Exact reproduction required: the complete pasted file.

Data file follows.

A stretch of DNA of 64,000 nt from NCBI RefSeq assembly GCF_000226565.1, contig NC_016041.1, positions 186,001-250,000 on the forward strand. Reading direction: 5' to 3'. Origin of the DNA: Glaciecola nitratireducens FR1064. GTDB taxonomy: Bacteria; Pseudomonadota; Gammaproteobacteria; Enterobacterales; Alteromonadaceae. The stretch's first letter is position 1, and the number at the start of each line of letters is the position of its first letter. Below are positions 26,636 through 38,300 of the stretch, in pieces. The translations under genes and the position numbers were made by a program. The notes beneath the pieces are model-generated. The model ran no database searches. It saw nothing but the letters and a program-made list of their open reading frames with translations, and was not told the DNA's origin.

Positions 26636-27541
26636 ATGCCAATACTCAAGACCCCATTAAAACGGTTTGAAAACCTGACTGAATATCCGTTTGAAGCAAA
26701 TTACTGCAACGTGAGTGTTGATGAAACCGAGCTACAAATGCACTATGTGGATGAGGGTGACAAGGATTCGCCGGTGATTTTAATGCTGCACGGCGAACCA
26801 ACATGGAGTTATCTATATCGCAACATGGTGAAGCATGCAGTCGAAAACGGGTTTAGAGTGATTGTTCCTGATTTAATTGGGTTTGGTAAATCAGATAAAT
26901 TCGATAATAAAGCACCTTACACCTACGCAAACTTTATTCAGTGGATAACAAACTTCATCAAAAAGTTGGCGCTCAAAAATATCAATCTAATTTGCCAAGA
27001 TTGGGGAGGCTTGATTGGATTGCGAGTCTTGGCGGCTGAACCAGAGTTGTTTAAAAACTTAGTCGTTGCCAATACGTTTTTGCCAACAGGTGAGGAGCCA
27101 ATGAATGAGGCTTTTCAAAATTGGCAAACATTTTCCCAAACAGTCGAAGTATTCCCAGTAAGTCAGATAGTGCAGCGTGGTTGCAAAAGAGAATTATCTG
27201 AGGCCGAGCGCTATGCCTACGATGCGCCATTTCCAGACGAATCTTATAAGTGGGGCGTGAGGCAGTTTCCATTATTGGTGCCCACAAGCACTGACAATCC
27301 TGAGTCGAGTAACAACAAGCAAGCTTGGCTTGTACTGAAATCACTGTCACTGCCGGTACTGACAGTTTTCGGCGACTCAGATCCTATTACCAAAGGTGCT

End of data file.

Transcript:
A stretch of DNA of 64,000 nt from NCBI RefSeq assembly GCF_000226565.1, contig NC_016041.1, positions 186,001-250,000 on the forward strand. Reading direction: 5' to 3'. Origin of the DNA: Glaciecola nitratireducens FR1064. GTDB taxonomy: Bacteria; Pseudomonadota; Gammaproteobacteria; Enterobacterales; Alteromonadaceae. The stretch's first letter is position 1, and the number at the start of each line of letters is the position of its first letter. Below are positions 26,636 through 38,300 of the stretch, in pieces. The translations under genes and the position numbers were made by a program. The notes beneath the pieces are model-generated. The model ran no database searches. It saw nothing but the letters and a program-made list of their open reading frames with translations, and was not told the DNA's origin.

Positions 26636-27541
26636 ATGCCAATACTCAAGACCCCATTAAAACGGTTTGAAAACCTGACTGAATATCCGTTTGAAGCAAA
26701 TTACTGCAACGTGAGTGTTGATGAAACCGAGCTACAAATGCACTATGTGGATGAGGGTGACAAGGATTCGCCGGTGATTTTAATGCTGCACGGCGAACCA
26801 ACATGGAGTTATCTATATCGCAACATGGTGAAGCATGCAGTCGAAAACGGGTTTAGAGTGATTGTTCCTGATTTAATTGGGTTTGGTAAATCAGATAAAT
26901 TCGATAATAAAGCACCTTACACCTACGCAAACTTTATTCAGTGGATAACAAACTTCATCAAAAAGTTGGCGCTCAAAAATATCAATCTAATTTGCCAAGA
27001 TTGGGGAGGCTTGATTGGATTGCGAGTCTTGGCGGCTGAACCAGAGTTGTTTAAAAACTTAGTCGTTGCCAATACGTTTTTGCCAACAGGTGAGGAGCCA
27101 ATGAATGAGGCTTTTCAAAATTGGCAAACATTTTCCCAAACAGTCGAAGTATTCCCAGTAAGTCAGATAGTGCAGCGTGGTTGCAAAAGAGAATTATCTG
27201 AGGCCGAGCGCTATGCCTACGATGCGCCATTTCCAGACGAATCTTATAAGTGGGGCGTGAGGCAGTTTCCATTATTGGTGCCCACAAGCACTGACAATCC
27301 TGAGTCGAGTAACAACAAGCAAGCTTGGCTTGTACTGAAATCACTGTCACTGCCGGTACTGACAGTTTTCGGCGACTCAGATCCTATTACCAAAGGTGCT